Public honors 9/11 anniversary at vigil
Members of university, Newark communities remember nearly 3,000 lives lost in Sept. 11 terrorist att
Published: Tuesday, September 13, 2011
Updated: Tuesday, September 13, 2011 19:09
The only audible sound was cicadas and crickets chirping in the humid air Sunday night. Hundreds cupped their hands over the flames of white candles, encircled by paper placards bearing the names of nearly 3,000 lives lost.
Ten years ago, 4,000 people flooded The Green for a candlelit vigil. The worst terrorist attack on American soil had shaken the nation on the morning of Sept. 11, and individuals, shocked and confused, mourned 2,997 victims that night.
More than 1,000 members of the university and Newark communities reflected on the 10th anniversary of 9/11 in the same place in front of Memorial Hall Sunday night, an area that has served as a natural gathering for many vigils throughout the school's history.
The majority of attendees were current students, a generation whose halfway mark in life is marked by the terrorist attacks. Today's university students were in elementary and middle school a decade ago.
"There was the time before, there was the time after," said junior Kayla Iuliano in a speech during the vigil.
Before the vigil began, members of the university's Emergency Care Unit manned several tables stocked with candles and round sheets of paper covered in victims' names. At the beginning of the night, boxes full of nearly 400 candles stood at the ready at each table. As students found their spots on the grass, sophomore Casey Jarvis' table was nearly bare.
"We've had literally hundreds come by," said Jarvis, dressed her in UDECU uniform.
The candlelit ceremony began with several university a cappella groups performing songs such as "Meaning" by Gavin DeGraw and "God Bless America." A soloist sang the national anthem as the crowd stood.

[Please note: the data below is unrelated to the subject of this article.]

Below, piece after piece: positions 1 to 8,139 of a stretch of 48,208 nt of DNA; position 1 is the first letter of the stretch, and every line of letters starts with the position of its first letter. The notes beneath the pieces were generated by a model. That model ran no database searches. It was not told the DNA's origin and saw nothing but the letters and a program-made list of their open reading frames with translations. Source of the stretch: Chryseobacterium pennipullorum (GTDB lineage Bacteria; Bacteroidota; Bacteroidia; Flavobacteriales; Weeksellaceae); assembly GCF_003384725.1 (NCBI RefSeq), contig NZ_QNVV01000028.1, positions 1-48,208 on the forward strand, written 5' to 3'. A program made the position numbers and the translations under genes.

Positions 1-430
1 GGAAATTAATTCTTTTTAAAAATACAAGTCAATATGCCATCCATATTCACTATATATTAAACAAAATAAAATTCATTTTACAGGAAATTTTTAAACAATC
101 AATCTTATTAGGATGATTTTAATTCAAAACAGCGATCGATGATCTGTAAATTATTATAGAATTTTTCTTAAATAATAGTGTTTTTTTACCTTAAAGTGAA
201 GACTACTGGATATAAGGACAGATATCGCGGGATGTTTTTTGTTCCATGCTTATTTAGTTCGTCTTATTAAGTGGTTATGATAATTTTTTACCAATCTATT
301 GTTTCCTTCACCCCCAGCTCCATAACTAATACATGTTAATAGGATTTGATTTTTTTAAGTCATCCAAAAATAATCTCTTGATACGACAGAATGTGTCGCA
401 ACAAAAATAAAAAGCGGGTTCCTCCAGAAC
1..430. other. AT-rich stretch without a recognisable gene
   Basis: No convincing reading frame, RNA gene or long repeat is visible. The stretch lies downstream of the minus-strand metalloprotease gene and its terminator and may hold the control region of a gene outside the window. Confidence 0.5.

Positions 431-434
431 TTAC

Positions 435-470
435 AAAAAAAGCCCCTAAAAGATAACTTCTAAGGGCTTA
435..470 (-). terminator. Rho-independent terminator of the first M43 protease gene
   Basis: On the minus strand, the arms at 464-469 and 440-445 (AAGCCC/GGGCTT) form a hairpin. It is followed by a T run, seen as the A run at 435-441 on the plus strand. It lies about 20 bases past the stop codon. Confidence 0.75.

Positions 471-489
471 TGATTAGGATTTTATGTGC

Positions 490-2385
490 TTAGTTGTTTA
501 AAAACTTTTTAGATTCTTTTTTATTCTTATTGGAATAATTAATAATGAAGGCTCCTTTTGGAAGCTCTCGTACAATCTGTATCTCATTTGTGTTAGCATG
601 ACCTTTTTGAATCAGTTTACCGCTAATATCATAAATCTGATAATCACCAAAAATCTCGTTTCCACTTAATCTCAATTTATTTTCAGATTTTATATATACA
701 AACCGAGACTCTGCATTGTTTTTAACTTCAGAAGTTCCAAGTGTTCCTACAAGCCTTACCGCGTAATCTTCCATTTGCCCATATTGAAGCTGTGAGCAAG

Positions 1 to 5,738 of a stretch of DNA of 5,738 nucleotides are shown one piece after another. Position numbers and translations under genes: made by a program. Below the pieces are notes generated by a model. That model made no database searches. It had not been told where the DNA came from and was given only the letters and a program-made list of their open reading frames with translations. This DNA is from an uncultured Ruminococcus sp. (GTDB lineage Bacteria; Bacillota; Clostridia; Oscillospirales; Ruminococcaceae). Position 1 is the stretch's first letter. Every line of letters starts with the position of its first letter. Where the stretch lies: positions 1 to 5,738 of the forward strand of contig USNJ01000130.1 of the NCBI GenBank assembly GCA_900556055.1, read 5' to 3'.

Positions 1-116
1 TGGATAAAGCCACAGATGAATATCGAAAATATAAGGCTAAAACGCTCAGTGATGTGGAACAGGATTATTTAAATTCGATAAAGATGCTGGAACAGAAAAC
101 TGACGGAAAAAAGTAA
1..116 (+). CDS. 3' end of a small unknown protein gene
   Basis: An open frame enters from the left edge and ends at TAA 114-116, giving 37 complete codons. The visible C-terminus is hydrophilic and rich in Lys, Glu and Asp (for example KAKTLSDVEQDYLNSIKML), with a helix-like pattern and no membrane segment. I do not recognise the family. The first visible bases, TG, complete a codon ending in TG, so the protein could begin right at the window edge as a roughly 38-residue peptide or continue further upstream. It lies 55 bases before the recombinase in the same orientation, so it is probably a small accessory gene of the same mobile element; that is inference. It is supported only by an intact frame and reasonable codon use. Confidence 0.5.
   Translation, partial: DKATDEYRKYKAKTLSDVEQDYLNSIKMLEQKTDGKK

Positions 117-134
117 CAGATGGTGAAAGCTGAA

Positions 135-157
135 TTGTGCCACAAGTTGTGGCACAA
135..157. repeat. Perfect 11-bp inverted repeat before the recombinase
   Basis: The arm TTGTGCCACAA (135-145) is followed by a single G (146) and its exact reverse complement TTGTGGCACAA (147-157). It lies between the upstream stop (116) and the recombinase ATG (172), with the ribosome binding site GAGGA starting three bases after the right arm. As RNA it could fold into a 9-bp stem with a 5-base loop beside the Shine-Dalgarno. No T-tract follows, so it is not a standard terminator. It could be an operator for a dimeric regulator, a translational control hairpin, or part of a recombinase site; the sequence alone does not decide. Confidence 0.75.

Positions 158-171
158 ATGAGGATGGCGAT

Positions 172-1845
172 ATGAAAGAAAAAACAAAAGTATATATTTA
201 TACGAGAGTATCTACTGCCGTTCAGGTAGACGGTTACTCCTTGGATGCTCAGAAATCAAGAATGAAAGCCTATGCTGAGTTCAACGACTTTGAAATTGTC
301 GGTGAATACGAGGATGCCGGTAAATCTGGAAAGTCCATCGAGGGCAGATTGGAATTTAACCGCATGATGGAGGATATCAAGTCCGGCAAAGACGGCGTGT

Several of the school's religious and spiritual leaders then took the podium in front of Memorial Hall, saying a few words and prayers to comfort attendees. Speakers represented many faiths, including Catholicism, Judaism, Buddhism, Islam and the Episcopal Church.
Kim Zitzner, the minister of the university's St. Thomas More Oratory, said the vigil marked the first time university students are gathering as adults to honor the victims killed on the day that altered American history.
"You were children whose childhood was forever changed and shaped by September 11th," Zitzner said.
Rabbi Eliezer Sneiderman, of the university's Chabad Center for Jewish Life, opened the vigil 10 years ago. The atmosphere of the anniversary's vigil this weekend was unlike that of a decade before, he said.
"Then, the campus was in shock," Sneiderman said. "Students were still trying to call home and see if their families were safe. The evening was punctuated by cries and tears. Now, we know who is safe, and who is lost."
The resulting memories of those college students in 2001, though perhaps just as vivid, differ from those of today's students, he said.
"For today's college students, the New York skyline never had Twin Towers," Sneiderman said. "For today's undergraduates, less of your years were with them than without. The class of 2015 was in second grade when the towers fell. They couldn't call home with a cell phone or huddle in the Rodney lounge to watch the news."
After speeches by religious leaders and Iuliano, a member of the university's Army ROTC, five large candles planted on a table in front of Memorial Hall were lit in turn. Four commemorated the attacks on the World Trade Center and the Pentagon and the airplane crash in Shanksville, Pa., respectively. The last candle was lit to honor lives lost in terrorist attacks after 9/11.
Professors and other administrators then passed around lit candles to students seated on the grass. The glow moved down The Green, toward the commemorative ribbon display near Delaware Avenue, as attendees passed on the flame. The flickering light illuminated victims' names written on the circle placards. Several moments of silence followed.
Lubby Gregg, a university alumna who currently lives in Hockessin, Del., attended the vigil to honor her neighbor's grandson, who died on 9/11 at the age of 23. He had just started a job at the World Trade Center.
"This vigil is very important and personal for me," said Gregg, whose daughter is a member of Air Force ROTC on campus.
Senior Holley Kline held a candleholder bearing three victims' names as she stood amidst the glow on The Green.
"I wanted to honor those who can't be represented by their families tonight," Kline said.
Unable to fully comprehend 9/11 as a young child, freshman Chris Beardsley said he was at first convinced the attacks were just an accident as he watched the news with his grandmother in their living room.
"I didn't think something like that would ever be intentional," Beardsley said.